SA Agriculture Looks to Harvest Efficiencies in Weak Economy
Transport: ‘low hanging fruit’ for farmers seeking cost savings
Farmers are currently facing myriad environmental challenges – from water shortages to avian flu – so finding new ways to cut costs is critical. Transport is one of the ‘controllable’ expenses that farmers can reduce using online technologies and crowdsourcing.
Nick Hoffman, general manager of Linebooker – a nimble, online bidding platform that matches trucks with loads – says technology is unleashing new ways for farmers to cut costs in the weak economy.
“Innovations such as drones and drip irrigation are helping farmers cut operational costs, but transport is emerging as another avenue for cost-cutting. Traditionally, farmers have locked themselves into contracts with transport suppliers. When crops are market-ready, there are urgent transport requirements and small windows of opportunity. But with new technologies offering online crowd-sourcing of the best price among a range of suppliers, these arrangements are beginning to change.”
Hoffman says the increasing price for diesel (a major component of transport costs) is forcing farmers and transporters to add efficiencies to their operations. “Intense transport requirements for crops at certain times of the year in certain parts of the country mean that farmers are challenged by a finite number of transporters and the availability of trucks.” For example, in citrus, the season is different based on the type of fruit (see chart). In the case of limes and tangerines, there is a small four-month opportunity to get produce to market, creating truck shortages during overlapping peak seasons among different crops.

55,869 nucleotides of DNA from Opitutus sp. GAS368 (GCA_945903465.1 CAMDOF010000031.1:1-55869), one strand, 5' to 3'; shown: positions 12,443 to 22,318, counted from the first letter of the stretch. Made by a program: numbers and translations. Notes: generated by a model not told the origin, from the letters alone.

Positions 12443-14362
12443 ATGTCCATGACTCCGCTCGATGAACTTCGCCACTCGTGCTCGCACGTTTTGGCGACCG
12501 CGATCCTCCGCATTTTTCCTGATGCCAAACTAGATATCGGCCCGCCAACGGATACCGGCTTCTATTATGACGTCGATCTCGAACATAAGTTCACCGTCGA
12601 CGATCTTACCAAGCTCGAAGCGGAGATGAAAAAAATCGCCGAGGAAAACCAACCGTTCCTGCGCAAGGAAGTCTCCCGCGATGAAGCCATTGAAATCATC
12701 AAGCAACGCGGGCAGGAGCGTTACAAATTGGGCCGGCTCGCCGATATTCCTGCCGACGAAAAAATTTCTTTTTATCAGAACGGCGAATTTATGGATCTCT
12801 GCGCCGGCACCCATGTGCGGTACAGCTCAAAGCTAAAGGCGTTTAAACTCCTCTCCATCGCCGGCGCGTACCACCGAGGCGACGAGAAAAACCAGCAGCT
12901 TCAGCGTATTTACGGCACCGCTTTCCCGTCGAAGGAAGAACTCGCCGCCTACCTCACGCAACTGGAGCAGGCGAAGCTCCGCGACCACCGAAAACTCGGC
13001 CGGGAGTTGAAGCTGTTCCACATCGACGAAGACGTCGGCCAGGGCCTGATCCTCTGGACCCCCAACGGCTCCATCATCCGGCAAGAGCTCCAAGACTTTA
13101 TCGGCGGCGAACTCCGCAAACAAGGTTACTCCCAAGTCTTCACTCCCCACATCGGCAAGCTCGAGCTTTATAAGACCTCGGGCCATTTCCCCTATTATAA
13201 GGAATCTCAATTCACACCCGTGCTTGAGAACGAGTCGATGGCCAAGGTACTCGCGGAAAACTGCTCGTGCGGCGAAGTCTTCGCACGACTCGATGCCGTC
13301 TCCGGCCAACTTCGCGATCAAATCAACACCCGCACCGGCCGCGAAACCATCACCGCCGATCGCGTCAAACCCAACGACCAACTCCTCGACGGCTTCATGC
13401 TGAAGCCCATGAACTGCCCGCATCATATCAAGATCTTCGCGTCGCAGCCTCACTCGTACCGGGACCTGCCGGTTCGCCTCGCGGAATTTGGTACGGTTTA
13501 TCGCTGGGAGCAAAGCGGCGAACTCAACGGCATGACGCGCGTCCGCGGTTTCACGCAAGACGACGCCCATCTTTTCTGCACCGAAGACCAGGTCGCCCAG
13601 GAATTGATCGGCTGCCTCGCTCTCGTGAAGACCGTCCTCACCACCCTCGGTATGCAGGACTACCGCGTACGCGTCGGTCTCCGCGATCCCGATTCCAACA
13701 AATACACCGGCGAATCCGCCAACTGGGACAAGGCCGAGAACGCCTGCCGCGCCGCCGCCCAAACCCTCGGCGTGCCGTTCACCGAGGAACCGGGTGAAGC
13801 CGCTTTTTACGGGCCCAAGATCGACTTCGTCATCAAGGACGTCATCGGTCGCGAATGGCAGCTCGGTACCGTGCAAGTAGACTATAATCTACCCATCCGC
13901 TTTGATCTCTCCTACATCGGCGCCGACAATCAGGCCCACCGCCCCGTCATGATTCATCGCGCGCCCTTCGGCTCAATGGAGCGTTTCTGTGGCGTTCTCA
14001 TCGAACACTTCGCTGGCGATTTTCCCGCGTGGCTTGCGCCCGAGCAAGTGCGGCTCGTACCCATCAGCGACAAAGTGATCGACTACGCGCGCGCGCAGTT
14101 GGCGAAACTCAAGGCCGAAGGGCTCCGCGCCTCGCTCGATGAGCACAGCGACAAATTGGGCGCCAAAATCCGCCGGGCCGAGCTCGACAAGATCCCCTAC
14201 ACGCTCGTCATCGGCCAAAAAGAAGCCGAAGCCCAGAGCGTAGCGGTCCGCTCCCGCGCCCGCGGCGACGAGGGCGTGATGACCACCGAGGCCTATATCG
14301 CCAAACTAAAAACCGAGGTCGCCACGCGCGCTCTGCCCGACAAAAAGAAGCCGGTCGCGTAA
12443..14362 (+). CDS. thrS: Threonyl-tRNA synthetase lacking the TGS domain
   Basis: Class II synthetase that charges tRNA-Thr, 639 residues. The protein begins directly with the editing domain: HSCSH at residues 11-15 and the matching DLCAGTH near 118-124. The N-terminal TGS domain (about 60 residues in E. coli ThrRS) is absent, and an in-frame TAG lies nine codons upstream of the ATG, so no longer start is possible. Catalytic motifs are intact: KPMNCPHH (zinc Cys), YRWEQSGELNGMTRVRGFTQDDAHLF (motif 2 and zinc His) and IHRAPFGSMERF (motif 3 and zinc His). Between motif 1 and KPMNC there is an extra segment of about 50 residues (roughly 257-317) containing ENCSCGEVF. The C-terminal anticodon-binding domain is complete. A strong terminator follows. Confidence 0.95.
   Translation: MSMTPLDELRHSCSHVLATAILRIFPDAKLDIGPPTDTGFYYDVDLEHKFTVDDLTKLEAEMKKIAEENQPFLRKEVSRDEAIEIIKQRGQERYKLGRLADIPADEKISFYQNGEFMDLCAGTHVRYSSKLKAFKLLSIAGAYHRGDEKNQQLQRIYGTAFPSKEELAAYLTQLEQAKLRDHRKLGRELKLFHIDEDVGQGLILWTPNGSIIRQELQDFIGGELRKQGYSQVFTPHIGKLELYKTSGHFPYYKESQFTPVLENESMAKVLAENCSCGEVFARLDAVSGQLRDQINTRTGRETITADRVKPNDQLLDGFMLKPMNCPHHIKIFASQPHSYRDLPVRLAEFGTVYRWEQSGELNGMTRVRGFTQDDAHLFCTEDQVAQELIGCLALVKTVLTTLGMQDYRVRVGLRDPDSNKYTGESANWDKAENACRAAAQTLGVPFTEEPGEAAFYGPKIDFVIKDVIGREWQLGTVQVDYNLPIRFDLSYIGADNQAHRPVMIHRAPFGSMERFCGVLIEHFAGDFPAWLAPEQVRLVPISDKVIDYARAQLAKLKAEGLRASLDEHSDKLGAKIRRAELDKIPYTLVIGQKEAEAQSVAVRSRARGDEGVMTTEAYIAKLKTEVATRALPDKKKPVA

Because of the perishable nature of agricultural products there is a one-way requirement to transport produce to cold storage as quickly as possible, but return trips for transporters are limited. “Fortunately, the powers of supply and demand are now made transparent through online bidding, offering better ‘lane balancing’ to fill trucks that otherwise would be empty.”
Linebooker, is an example of this growing trend. The company that has seen its ‘virtual fleet’ of trucks grow by over 50% in the past three months. With over 4 500 vehicles available among a range of transporters, the company connects customers requiring transport to transporters looking to efficiently fill their trucks. With access to an array of vehicles and trucks – from refrigerated trailers and taut liners, to flatbeds, tippers and pantech trailers – Linebooker is broadening its services into South Africa’s agriculture sector.
See document on availability of citrus fruit from the department of Agriculture, Forestry and Fisheries here .
“While we don’t own any trucks, our online platform connects farmers looking to address their transport requirement during peak periods to a wider range of transporters keen to carry loads,” says Hoffman. “Sourcing transport – particularly if one is looking for the best price – can be a time-consuming exercise; and we know farmers have very little time to think about such things while harvesting.”
Small windows of opportunity but big savings
According to Linebooker, the company has saved customers an average of 12% since beginning operations eight months ago. All of the company’s transporters are pre-approved and vetted for requirements such as goods-in-transit insurance. Moreover, Linebooker’s transport controllers look after administrative elements associated with deliveries such as securing proof-of-delivery documentation and invoicing.
“We’ve already engaged with two major fruit stakeholders in the Eastern Cape about Linebooker and will commence their first loads next week!” Nick Hoffman general manager at Linebooker.